I’ve taken advantage of proximity on most trips. Grand Tetons and Yellowstone are obvious groupings, but Theodore Roosevelt and Rocky Mountain National Park aren’t too far from them either. Wind Cave and Badlands are near each other, Great Sand Dunes, Mesa Verde, and Black Canyon of the Gunnison are all within somewhat short distances of each other, and I just went to Carlsbad Caverns, Guadalupe Mountains, and Big Bend all in one big loop.
Then of course there are the obvious: California, Washington, and Utah are all packed with National Parks — it would be a crime against Ken Burns to only visit one.
Understand your motivations
There’s a lot more to do at National Parks than hike. While you can hike at basically any park (and you should if that’s your thing), there are some that are definitely more geared to hikers. Some parks are great for a drive (with lots of photo worthy overlooks), some parks are great to bike in, some parks are on water or have a lot of water inside, some parks are better for families, and some parks have entire towns inside. The point: understand your motivation for the trip and how it matches up to where you are going.
If you want to stay in a cool lodge and play mini-golf in the afternoons — don’t go to the Petrified Forest. On the flip side, if you want to hike in solitude (you know, become one with nature, kumbaya, namaste) then maybe don’t hit the South Rim of the Grand Canyon or Yosemite Village.
There are a lot of different atmospheres within parks, and also outside of them. Big parks generally have towns outside that cater to tourists and families (Yellowstone, Grand Tetons, Grand Canyon, Yosemite, Rocky Mountain) while other parks are literally in the middle of nowhere (Guadalupe Mountains, Pinnacles, Theodore Roosevelt) and some are nearby to medium to large cities (Channel Islands, Saguaro).
It’s important to take all of this into account and also to understand what you/your friends/family actually like to do. If you only want to walk 3/4 of a mile (or less) to see some natural wonders — that’s awesome and totally possible. Don’t try to backpack for three days just because you think that’s the thing to do.
Check the weather!
Another seemingly no-brainer that I haven’t done on more than one occasion and has come back to bite me. Don’t assume the weather will be a certain way because of the state or season. You can be in a park in California where it’s snowing one day and then a desert park the next. Even now, in June, there are trails/roads that could be closed or snow covered in northern and higher altitude parks. Plan ahead. And keep checking!
Be prepared (but don’t go crazy)
National Parks are great because they cater to all sorts of people. You can hike the backcountry for days and climb a 14er, or you can stay in a luxurious lodge in a park with it’s own grocery store. There are certain things you need, sure, but if you plan on doing the normal things, no need to spend your entire vacation budget at REI.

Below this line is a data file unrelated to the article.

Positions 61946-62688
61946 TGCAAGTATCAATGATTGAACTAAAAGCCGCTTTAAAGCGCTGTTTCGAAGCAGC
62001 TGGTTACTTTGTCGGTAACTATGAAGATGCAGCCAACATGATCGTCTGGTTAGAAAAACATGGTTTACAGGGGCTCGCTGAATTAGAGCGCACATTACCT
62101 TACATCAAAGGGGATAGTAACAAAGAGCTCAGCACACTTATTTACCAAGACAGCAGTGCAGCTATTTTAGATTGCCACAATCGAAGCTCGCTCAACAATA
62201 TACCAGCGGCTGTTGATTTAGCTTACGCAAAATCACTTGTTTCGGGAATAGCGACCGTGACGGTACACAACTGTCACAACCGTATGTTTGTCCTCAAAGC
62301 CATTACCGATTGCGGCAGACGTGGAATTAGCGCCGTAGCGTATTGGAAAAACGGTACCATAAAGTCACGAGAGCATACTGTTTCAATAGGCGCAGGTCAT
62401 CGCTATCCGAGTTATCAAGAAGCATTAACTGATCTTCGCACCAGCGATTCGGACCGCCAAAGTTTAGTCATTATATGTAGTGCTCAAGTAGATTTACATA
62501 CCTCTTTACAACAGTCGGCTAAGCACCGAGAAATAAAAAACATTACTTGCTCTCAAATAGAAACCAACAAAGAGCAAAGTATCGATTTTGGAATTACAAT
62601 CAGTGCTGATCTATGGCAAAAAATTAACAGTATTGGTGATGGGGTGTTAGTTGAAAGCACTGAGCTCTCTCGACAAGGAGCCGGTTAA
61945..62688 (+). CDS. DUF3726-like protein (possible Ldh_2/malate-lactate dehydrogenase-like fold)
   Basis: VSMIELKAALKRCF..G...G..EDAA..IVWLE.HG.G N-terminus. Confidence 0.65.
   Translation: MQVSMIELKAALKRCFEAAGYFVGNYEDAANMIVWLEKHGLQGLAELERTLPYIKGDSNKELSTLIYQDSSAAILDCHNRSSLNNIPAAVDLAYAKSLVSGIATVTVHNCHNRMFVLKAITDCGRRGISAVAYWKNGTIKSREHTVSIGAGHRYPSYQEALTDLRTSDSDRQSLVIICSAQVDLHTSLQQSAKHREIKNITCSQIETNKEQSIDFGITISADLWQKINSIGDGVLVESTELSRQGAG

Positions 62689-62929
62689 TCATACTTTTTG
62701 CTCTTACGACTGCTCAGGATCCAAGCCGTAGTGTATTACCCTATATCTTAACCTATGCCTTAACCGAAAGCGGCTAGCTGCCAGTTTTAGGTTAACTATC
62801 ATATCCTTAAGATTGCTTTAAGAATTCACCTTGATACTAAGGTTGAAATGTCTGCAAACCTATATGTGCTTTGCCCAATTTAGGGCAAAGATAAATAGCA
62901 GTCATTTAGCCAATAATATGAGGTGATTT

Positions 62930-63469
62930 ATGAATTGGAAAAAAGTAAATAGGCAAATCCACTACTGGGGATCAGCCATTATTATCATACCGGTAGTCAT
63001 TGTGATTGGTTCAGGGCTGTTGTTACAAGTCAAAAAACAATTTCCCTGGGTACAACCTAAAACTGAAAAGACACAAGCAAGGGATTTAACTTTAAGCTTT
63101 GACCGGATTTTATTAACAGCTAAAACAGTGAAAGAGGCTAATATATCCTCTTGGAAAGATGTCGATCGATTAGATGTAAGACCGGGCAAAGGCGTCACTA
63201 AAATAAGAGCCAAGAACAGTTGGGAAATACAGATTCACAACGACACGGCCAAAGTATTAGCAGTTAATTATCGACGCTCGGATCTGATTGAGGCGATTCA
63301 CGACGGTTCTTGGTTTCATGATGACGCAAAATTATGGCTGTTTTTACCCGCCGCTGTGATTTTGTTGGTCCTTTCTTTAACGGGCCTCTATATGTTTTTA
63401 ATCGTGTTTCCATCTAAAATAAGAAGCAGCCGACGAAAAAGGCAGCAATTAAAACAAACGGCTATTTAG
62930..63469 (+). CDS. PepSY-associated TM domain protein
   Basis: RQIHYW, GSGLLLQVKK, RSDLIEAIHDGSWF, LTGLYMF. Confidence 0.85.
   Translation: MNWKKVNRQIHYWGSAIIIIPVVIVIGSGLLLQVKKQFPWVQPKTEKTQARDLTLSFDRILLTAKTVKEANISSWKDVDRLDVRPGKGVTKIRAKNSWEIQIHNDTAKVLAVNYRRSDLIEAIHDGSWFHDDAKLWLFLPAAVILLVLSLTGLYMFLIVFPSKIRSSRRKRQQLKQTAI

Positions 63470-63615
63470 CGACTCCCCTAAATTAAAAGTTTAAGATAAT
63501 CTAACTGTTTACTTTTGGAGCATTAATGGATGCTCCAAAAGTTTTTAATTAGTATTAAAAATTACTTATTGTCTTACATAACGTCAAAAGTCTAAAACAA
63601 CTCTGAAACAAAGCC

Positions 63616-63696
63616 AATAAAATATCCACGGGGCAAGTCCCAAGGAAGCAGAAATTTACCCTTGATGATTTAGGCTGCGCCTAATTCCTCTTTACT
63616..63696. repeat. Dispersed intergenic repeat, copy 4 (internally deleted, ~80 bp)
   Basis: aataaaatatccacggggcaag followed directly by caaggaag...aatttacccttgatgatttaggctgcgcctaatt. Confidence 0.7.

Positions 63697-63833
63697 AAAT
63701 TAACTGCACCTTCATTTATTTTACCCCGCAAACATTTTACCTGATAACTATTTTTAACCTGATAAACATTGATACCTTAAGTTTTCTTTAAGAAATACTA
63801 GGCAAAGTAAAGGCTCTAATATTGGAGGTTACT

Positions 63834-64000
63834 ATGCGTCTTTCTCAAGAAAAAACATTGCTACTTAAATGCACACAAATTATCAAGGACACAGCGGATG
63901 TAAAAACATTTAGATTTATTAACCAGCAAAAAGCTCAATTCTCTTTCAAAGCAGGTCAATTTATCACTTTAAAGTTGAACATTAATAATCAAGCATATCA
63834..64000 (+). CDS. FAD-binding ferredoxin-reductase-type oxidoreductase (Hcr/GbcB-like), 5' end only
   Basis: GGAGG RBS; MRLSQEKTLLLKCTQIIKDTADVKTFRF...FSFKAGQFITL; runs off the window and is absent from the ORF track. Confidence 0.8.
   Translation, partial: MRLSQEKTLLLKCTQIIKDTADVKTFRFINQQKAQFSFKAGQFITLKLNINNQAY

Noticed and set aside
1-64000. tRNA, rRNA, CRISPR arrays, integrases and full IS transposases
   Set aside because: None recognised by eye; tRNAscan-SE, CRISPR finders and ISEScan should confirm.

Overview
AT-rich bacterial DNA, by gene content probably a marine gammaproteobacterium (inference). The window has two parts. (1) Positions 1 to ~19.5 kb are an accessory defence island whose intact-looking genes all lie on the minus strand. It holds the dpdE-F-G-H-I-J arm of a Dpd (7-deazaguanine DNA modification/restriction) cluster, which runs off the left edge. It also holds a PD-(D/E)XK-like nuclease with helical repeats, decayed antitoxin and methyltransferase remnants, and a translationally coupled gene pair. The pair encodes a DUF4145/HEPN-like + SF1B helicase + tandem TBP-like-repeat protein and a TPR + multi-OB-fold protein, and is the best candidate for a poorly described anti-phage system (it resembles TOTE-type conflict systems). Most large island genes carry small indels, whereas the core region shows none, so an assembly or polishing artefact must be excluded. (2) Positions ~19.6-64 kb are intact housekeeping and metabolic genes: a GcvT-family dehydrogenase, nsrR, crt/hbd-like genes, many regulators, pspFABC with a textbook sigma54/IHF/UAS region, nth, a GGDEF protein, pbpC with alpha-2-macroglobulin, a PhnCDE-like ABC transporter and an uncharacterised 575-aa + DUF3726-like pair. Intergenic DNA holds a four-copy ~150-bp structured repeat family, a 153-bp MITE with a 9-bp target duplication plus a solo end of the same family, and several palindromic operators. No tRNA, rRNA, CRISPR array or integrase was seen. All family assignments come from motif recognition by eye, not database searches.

That being said, there are some things I have with me no matter what:
Water — in a water bottle and a gallon or two in my trunk (although many parks have water stations for fill ups)
Sunscreen -- even though I always forget to put it on (just having it makes me feel mature and prepared haha)
Snacks — usually mixed nuts and dried fruit (no melted mess)
Book -- (related to the place I am in if possible! - check the visitors center)
Camera — DSLR or just iPhone (make sure they are charged!)
America the Beautiful Pass - $80 to get into all the parks for a year, as well as tons of other National Park sites (GREAT DEAL I use it all the time)
Pepper spray/knife -- cause hey, I'm alone (and I guess the type of badass who carries a knife)
and…. that’s it. That’s really all you need. Probably more than what you need, actually. I have other boots, backpack, first aid, poncho, hiking poles etc, but generally use those mostly at non-National Parks.
Pack it in, pack it out
This might seem obvious, but according to what I’ve seen at parks apparently it isn’t. There might be a few areas for trash in some parks, but they are few and far between. Anything you bring in, you need to take out. Park rangers are not custodians, and more importantly — there are bears hanging around! Wildlife does not need your skittles wrapper/you are actually endangering people on top of ruining the very thing you are here to see.
Actually, aim to leave a place even better than you found it! If you see some trash, pick it up.
And it should go without saying, but don’t write on, deface, carve etc anything into anything (yes, people still do this)
If you don’t spend a lot of time on trails, you may not know trail etiquette is even a thing. So here’s a quick rundown (of the stuff that bothers me):
Right of way - The hiker going uphill has the right of way. It takes more energy and flow to ascend so the hiker going down should step to the side.
Noise - Keep it down. I've actually been on a hike where someone was playing music loudly from their iPhone. No earbuds. That is NOT why people go into nature. Keep it to yourself.
Groups - Hike single-file unless you are truly the only people on the trail and can see ahead/hear behind! Sorry, but you can still talk that way. At least stay on the right half of trail space, and stay on the actual trail.
Don’t take it with you - Don't take the rocks/branches/whatever. Leave it for others to look at. :)
If you have other questions, or want more specific info on one of the parks I've been to, ask me! I've been to these parks as of today:
Arizona: Grand Canyon, Saguaro, Petrified Forest
California: Yosemite, Channel Islands, Joshua Tree, Pinnacles
Colorado: Rocky Mountain, Mesa Verde, Great Sand Dunes, Black Canyon of the Gunnison
New Mexico: Carlsbad Caverns
North Dakota: Theodore Roosevelt
Texas: Guadalupe Mountains, Big Bend
South Dakota: Badlands, Wind Cave
Wyoming: Yellowstone, Grand Tetons
Utah: Arches, Canyonlands, Capitol Reef, Bryce Canyon, Zion